Film Review: The Lego Batman Movie

I was a massive fan of The Lego Movie and one of the many good things about it was the treatment of Batman (Will Arnett), who they transformed into a cocky, self absorbed show off. When it was announced that he’d be getting a solo run out, it instantly joined the list of movies I was looking forward to and yesterday MWF and I went along with a friend to check it out.

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The film kicks off with the Joker (Zach Galifianakis) leading a team of Gotham’s villains in a daring attempt to seize control of the city by threatening with a gigantic bomb. Unfortunately for the Clown Prince of Crime, Batman arrives just in time and makes short work of his associates. As the duo face off the Joker is hurt to discover that Batman doesn’t regard him as special or his archenemy, announcing he doesn’t care.

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Tears of a Clown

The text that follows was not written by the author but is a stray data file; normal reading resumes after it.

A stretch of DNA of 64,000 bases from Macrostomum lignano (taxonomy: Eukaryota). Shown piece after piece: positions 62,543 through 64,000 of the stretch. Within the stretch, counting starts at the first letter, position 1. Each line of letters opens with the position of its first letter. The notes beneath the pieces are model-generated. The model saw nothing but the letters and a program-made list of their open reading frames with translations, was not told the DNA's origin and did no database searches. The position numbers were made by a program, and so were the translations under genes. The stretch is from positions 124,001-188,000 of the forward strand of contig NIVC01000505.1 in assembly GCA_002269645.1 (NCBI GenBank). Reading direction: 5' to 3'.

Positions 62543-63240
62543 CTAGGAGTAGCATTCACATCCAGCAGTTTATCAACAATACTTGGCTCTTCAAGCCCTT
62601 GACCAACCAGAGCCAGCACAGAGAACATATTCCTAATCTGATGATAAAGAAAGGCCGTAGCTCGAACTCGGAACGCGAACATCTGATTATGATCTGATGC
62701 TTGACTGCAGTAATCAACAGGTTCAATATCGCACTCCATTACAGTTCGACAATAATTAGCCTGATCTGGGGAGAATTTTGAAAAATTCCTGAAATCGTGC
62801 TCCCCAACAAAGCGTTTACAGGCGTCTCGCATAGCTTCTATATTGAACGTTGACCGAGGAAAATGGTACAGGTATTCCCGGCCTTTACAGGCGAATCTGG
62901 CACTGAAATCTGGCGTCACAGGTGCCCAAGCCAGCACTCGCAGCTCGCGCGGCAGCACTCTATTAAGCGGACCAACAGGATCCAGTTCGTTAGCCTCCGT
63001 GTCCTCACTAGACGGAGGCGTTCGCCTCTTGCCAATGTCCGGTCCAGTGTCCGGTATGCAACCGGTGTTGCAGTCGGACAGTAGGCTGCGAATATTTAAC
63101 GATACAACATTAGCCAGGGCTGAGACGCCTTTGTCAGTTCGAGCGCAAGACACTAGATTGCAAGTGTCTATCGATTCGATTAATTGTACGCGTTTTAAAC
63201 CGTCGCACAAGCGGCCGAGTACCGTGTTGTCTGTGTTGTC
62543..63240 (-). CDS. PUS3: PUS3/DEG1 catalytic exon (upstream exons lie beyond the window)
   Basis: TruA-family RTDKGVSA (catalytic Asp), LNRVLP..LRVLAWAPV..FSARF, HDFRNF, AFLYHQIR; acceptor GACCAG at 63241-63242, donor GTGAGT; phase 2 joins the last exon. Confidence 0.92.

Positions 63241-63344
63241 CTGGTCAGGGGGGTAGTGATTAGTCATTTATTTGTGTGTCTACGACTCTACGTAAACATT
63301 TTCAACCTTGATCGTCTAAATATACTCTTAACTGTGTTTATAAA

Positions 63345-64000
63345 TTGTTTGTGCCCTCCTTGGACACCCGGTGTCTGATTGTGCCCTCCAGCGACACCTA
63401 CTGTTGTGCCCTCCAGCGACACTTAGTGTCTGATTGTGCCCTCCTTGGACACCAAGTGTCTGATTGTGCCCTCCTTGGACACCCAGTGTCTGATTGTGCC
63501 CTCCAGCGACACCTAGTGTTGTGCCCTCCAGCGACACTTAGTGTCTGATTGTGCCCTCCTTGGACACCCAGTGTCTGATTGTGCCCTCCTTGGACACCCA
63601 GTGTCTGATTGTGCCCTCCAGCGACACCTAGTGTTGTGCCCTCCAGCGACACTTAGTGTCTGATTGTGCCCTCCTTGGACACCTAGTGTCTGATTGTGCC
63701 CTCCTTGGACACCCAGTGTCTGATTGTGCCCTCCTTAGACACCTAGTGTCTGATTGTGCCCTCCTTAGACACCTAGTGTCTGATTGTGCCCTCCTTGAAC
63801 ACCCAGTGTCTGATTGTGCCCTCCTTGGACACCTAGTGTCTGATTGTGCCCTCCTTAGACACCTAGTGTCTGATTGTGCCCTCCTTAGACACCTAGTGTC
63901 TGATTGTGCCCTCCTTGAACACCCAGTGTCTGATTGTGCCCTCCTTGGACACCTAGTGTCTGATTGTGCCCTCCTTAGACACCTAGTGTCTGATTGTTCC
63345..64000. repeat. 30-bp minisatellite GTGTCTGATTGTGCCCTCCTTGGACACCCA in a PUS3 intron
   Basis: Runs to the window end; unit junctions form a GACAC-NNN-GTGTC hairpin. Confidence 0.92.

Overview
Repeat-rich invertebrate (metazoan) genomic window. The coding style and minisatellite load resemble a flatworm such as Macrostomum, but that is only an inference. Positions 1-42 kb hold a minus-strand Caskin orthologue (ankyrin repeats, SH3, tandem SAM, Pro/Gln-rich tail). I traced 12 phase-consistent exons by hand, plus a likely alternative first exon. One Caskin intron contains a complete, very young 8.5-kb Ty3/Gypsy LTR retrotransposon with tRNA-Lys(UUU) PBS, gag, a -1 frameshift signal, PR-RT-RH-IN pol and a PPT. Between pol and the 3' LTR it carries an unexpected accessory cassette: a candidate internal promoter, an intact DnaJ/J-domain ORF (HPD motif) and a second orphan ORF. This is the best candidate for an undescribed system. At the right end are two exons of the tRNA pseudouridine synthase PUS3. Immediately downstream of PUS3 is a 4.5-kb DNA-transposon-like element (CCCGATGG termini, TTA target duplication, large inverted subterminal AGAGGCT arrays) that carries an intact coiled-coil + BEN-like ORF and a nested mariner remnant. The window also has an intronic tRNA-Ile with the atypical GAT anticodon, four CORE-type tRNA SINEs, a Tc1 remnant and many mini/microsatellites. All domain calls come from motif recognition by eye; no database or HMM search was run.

Batman saves the day and all is good, however, it is revealed that when he returns to Wayne Manor he is lonely and bored. His trusty butler Alfred (Ralph Fiennes) is concerned that he has no life beyond Batman, but he refuses to acknowledge this. Bruce—0s0A\\\ attends the retirement party of Jim Gordon, where his replacement is to be announced. The replacement is Jim’s daughter, Barbara (Rosario Dawson), who Bruce is attracted to. Distracted by Barbara’s beauty Bruce agrees to adopt nerdy orphan Dick Grayson (Michael Cera).

Barbara announces a bold new plan for Gotham and her desire for Batman to work with the police, and highlighting that despite his efforts Gotham is still the worst city for crime. Joker and Co. attack but Joker then surrenders, much to the suspicion of Batman and Barbara. Joker and the other villains are imprisoned, and the city celebrates.

With nothing to do Batman is bored and sad, resisting Alfred’s urging to spend time with Dick and act as his father figure. Batman continues to spy on Joker and decides that the only way to be safe is to send Joker to the Phantom Zone, where the universe’s worst villains are imprisoned. Recruiting Dick as his sidekick, and giving him an old colourful costume the duo steal a device to send people to the Phantom Zone from Superman (Channing Tatum), who Batman discovers is throwing a party for all the superheroes that he was not invited to.

They send Joker to the Phantom Zone, but Barbara imprisons them. Unfortunately, this has played into the Joker’s plans and he breaks out with several other villains to get revenge on Batman and Gotham.